Column: For your InfoCommons

Column: For your InfoCommons

By Rachel Slajda

It is 9 a.m. on a Tuesday, and the InfoCommons is emptier than I’ve ever seen it. Entire rows of computer monitors stand black. Chairs swivel in the slight breeze of central heating. Only two people stand waiting at the printout counter.

I feel like a kid at Disney World, and there’s no line at Space Mountain.

At godlier hours of the day, one isn’t so lucky. The place is packed at, say, noon. The new screen at the sign-on desk displays two entirely blue pie charts, which means both InfoCommons and the lesser-known but increasingly popular InfoCommons II are full. At noon, I usually have to hover for a seat.

I become a vulture, silently moving up and down the rows, eyes darting and claws out, ready to disembowel anyone who dares check Facebook while I have important work to do.

Once I find an open computer and abandon the freshman carcass I’ve been devouring, I find I’ve become the prey. I’m better off than those still lurking in the aisles, but it sure ain’t easy to read articles or write papers with Betty Jo Student staring hungrily over my shoulder.

That goddamn Betty Jo.

You know the rest. Finish what you’re doing, hit print and then stand around and wait with the other scavengers, who’ve printed essays or notes or the 1,260,734 pages of slides from their neurobiorithmetic class (in 20-page increments, of course. Let’s not destroy any more forests than necessary).

According to Bob Weir, vice president of Information Services (IS), students swipe into the InfoCommons about 14,000 times a week. That number hasn’t substantially increased over the last couple years, Weir said, so if you’ve been bitching to your roommate about it getting worse, you’re probably wrong.

But new or not, overcrowding is a definite problem. Weir and his IS minions are not only doing something about it in time for finals, but they found a virtually free solution.

For the last two weeks of the semester, notoriously the most neurosis-inducing time for InfoCommons patrons, three Dell-filled classrooms in Snell will be open to students. It will add 90 computers to the 190 already available in InfoCommons I and II.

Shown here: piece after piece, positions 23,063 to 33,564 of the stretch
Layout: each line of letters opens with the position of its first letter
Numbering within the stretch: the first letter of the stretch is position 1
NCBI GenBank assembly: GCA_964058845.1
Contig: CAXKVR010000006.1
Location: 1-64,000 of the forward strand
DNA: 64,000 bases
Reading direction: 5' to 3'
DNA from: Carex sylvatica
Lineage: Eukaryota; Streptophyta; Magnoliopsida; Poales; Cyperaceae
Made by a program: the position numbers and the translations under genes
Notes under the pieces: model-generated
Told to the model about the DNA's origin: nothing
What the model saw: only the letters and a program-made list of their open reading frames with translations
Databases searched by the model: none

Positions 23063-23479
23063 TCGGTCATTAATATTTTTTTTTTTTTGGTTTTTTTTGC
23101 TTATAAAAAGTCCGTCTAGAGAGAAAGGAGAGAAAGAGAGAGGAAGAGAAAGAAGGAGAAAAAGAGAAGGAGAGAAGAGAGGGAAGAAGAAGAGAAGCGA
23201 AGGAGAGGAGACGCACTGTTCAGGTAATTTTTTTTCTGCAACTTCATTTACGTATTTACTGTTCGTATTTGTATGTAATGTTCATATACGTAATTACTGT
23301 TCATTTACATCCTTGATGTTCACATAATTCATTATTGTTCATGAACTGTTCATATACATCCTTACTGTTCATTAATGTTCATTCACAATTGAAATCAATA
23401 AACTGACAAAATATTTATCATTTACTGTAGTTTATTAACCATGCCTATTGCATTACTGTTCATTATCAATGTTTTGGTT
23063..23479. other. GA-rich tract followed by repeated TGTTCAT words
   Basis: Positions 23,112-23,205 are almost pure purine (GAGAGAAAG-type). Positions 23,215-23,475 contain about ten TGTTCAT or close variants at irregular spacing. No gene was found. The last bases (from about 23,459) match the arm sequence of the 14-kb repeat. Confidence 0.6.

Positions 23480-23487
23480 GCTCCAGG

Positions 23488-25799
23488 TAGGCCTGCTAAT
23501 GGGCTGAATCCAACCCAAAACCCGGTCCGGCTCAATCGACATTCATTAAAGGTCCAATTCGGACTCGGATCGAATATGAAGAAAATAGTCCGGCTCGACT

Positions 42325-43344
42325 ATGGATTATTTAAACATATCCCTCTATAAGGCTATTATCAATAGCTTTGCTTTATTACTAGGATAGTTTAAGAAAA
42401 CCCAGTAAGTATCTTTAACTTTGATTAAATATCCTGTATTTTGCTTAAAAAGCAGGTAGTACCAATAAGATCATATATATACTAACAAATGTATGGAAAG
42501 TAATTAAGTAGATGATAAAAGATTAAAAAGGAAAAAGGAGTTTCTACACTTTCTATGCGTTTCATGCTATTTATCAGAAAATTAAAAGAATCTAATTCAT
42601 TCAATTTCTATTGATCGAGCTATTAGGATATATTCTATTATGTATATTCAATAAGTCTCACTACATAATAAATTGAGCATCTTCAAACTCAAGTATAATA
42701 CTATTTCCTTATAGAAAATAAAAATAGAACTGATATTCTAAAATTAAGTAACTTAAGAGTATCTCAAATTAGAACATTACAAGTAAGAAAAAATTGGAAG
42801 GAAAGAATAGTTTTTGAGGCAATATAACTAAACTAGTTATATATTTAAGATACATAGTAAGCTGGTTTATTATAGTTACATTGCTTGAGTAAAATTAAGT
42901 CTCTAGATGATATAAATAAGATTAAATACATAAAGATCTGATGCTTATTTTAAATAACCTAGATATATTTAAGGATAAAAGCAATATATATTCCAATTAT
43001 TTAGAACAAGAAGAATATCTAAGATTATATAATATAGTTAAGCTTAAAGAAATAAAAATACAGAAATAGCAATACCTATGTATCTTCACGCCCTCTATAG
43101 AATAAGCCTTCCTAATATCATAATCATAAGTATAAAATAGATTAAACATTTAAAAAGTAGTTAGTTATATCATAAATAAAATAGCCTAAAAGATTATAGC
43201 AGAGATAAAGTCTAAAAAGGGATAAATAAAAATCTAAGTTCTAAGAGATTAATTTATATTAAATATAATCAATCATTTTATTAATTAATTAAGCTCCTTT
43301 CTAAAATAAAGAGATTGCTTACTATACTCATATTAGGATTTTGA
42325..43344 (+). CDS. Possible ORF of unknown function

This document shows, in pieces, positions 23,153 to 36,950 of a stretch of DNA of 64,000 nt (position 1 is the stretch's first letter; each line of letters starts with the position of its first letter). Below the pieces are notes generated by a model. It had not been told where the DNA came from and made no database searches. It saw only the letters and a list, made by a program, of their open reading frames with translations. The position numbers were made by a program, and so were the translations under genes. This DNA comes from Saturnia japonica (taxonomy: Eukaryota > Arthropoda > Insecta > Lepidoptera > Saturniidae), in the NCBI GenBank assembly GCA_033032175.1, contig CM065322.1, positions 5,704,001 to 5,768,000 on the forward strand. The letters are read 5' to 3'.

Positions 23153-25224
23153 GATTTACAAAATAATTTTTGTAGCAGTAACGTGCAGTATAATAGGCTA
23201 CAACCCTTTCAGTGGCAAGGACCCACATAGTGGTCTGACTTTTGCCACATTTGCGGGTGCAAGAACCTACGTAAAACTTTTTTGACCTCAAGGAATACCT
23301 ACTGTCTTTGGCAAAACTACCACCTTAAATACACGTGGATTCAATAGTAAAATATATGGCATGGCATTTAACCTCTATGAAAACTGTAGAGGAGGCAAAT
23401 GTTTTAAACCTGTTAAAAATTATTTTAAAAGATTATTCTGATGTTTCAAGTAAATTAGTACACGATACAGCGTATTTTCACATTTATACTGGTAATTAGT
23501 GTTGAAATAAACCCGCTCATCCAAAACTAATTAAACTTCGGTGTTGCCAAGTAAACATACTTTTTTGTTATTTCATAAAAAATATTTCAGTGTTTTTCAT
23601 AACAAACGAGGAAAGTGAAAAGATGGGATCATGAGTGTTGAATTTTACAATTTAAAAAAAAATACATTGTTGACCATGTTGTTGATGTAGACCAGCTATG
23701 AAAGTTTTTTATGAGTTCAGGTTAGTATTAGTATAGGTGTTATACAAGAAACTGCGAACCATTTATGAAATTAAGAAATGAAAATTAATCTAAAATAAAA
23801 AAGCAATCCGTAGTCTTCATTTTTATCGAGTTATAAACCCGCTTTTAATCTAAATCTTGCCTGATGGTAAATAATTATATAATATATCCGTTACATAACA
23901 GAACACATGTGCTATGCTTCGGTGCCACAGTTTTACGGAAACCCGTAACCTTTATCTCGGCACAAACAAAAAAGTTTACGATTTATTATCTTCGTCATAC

“The challenge we have is, I could go build more labs,” Weir said of overcrowding, but “you all pay for the labs.”

Opening the classrooms will only cost IS – and by extension you, dear readers, who supply the department with its yearly $24 million budget – the hourly pay of the work-study who has to sit there and make sure you don’t make off with a monitor, you thieving scoundrel. The screen at the proctor station in the InfoCommons will display which of the new workstations are available so students know where to go.

Beautiful, right?

More improvements may follow. SGA formed a committee in the fall to help tackle various techie issues, from the over-crowding of InfoCommons to redesigning myNEU and Blackboard. The committee, whose official (read: verbose) name is the ad hoc Academic Technological Resource Committee, has been meeting with Weir and company every other week or so. The 10 to 15 students on the committee will present a report to the Faculty Senate today.

Weir didn’t want to steal the students’ spotlight by giving away details, so you’ll have to check in with them later to find out what they offer and how those crazy cats in the Senate react.

On its own, IS barrels on with plans to make wireless internet available in every nook and cranny on campus by summer. Weir said they’re also planning to deal with what they call “squatters,” those jerks who bounce from InfoCommons for lunch or more nefarious deeds, leaving their crap on the desk and their name logged in. The plan is to let the login time out, then move said crap to some sort of bucket where the squatter can find it later.

So would you look at that? A powerful, well-funded and well-staffed arm of the administration is actually doing something to improve things for the students who keep it rolling in millions. (If you do the math, the price tag is somewhere around $1,200 a student.) I started this column thinking, “Hey, InfoCommons sorta sucks lately, and I’m sick of freshman carcasses. Wonder if anyone’s doing anything about it.”

Turns out, they are.

-Rachel Slajda can be reached at [email protected]

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